Looking at Smith's SMH reactions to his own flubs during the game, it was clear to me he knew he screwed up on at least one of those goals. He gets a message he needs to be more ready to play. We need his defensive intensity and aptitude. But on what line ultimately I could not say. Could he shore up an inexperienced DeAngelo? unless there is some other problem we don't know about, I think this will be a speed bump for him and he'll be back. One thing various seasons have taught me is u need defensive depth beyond the 6 slot and to have it ready, it also needs to be nurtured somewhat. No need to panic here.
    That Team D porosity could easily be a weakness, we already knew that going into the season, so AV has injected a note of competition for ice time. Maybe it'll even work. I'll try to suspend judgment for a while I hope, before going off the deep or shallow end.
    Sent from my iPhone using Blueshirts Brotherhood mobile app powered by Tapatalk
    Rangers4Life
    Maybe he's one of those players that seem to excel more in pressure moments, like the playoffs. I didn't watch any of his games in Detroit so I was pleasantly surprised when he came here and became a solid player. Only time will tell which version we have.

    I think I recall at the time of the trade some words of warning that when Smith was engaged and playing at the top of his game, he played solid defense and picked his spots for physicality well. When he wasn't, he'd run out of position for a hit and would take bad penalties. Last season we saw the former, so far (and it's been preseason and two regular season games) we've seen much more of the later.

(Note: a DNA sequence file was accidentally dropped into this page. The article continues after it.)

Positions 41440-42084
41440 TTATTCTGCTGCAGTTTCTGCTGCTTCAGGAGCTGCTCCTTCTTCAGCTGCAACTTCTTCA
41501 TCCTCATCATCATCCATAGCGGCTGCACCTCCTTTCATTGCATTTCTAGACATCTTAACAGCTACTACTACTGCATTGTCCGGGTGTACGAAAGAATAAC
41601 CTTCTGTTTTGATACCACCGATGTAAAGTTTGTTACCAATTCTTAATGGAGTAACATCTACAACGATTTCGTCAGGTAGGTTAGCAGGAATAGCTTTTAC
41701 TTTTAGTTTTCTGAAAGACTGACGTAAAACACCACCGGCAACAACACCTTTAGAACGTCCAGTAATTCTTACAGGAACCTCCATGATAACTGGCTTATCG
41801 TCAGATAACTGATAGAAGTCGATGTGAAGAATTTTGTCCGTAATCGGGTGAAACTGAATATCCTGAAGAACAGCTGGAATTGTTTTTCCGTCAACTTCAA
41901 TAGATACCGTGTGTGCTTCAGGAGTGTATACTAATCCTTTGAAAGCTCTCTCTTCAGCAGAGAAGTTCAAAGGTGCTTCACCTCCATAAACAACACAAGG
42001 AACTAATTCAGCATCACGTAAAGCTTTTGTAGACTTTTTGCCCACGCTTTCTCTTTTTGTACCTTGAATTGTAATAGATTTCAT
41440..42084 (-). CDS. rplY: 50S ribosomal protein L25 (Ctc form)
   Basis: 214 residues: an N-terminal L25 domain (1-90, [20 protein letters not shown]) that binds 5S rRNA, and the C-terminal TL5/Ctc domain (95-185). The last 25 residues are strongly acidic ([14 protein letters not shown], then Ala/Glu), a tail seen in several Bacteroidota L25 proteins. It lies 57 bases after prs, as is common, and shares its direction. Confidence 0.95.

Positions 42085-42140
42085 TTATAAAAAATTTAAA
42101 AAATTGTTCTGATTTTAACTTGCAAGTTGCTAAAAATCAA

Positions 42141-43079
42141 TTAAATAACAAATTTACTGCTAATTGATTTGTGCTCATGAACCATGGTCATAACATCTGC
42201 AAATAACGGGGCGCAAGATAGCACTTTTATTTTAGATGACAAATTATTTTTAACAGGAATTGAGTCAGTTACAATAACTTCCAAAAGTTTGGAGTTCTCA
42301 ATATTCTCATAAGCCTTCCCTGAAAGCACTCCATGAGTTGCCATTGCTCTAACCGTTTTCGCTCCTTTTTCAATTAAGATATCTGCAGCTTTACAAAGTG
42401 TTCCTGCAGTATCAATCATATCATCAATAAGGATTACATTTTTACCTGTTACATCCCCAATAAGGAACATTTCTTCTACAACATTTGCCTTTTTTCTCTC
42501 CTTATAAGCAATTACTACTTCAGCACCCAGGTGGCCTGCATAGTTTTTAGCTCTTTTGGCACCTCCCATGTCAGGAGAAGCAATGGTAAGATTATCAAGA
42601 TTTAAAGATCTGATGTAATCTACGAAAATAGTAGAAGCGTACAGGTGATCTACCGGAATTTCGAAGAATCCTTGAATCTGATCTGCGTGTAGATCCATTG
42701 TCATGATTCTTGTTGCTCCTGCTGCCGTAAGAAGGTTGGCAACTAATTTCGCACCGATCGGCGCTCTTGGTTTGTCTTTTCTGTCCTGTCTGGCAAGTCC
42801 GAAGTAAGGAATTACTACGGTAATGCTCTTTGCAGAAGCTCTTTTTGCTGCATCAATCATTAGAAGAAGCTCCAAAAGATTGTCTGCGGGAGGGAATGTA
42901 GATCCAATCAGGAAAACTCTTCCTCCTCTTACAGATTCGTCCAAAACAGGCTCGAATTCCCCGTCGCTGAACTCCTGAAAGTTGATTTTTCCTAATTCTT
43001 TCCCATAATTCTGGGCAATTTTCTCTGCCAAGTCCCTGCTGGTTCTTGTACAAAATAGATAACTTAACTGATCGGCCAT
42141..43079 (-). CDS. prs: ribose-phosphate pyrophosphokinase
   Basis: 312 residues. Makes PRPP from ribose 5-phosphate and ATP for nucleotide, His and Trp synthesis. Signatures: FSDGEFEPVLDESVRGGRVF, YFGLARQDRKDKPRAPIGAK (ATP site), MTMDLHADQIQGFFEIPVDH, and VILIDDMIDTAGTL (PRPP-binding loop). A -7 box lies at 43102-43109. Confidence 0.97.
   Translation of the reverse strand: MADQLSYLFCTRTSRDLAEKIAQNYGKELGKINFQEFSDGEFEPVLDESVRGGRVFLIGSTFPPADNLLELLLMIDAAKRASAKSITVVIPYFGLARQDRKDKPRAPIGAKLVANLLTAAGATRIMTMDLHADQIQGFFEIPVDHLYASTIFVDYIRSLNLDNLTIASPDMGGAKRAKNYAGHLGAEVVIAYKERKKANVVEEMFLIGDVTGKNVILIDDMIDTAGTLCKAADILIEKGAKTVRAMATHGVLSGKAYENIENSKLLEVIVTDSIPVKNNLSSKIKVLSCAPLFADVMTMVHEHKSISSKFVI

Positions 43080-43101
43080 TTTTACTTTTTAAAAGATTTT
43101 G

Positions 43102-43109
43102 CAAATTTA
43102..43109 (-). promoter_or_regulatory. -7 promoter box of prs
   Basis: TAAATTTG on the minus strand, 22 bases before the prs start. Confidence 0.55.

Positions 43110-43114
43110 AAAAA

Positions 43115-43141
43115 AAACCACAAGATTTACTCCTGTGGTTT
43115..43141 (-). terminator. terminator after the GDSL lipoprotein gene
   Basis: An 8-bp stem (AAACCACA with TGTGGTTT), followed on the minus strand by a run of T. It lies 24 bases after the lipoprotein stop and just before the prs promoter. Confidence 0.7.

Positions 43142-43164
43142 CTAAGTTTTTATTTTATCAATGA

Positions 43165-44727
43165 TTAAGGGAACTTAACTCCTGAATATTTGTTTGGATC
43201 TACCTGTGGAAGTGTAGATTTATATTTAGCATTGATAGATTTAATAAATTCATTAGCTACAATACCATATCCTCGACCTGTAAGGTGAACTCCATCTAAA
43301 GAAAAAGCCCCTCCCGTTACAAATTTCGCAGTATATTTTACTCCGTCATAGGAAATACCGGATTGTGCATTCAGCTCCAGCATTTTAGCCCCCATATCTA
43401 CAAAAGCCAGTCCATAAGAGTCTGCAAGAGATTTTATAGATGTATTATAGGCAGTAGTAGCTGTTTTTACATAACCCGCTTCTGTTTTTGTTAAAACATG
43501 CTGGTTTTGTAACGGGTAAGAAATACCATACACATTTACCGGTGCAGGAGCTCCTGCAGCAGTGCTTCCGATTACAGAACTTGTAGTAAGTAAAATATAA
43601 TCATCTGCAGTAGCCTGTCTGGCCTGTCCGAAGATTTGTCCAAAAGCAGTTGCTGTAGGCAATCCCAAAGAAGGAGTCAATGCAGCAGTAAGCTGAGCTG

I worry that the emphasis for Smith - from him and AV - is that he needs to be more of a puck mover to be in the top 4. If he's overthinking in that regard, it will be hard for him to recover.
    My biggest gripe with AV is that he doesn't just let guys play their game. Smith had that luxury last year because he needed time to get acclimated to the system, but won't have it now.
    Maybe he's one of those players that seem to excel more in pressure moments, like the playoffs. I didn't watch any of his games in Detroit so I was pleasantly surprised when he came here and became a solid player. Only time will tell which version we have.
    Rangers4Life
    I feel Smith will bounce back after being scratched. No rhyme or reason but just a hunch.

    I think that's fair. There's no real reason to expect otherwise. Although I'm not sure he was always exactly the player in Detroit that he was at the end of the regular season and in the playoffs for us. That situation may have, for lack of a better term, amped him up for a short period of time. We'll have to see how sustainable that level of intensity is.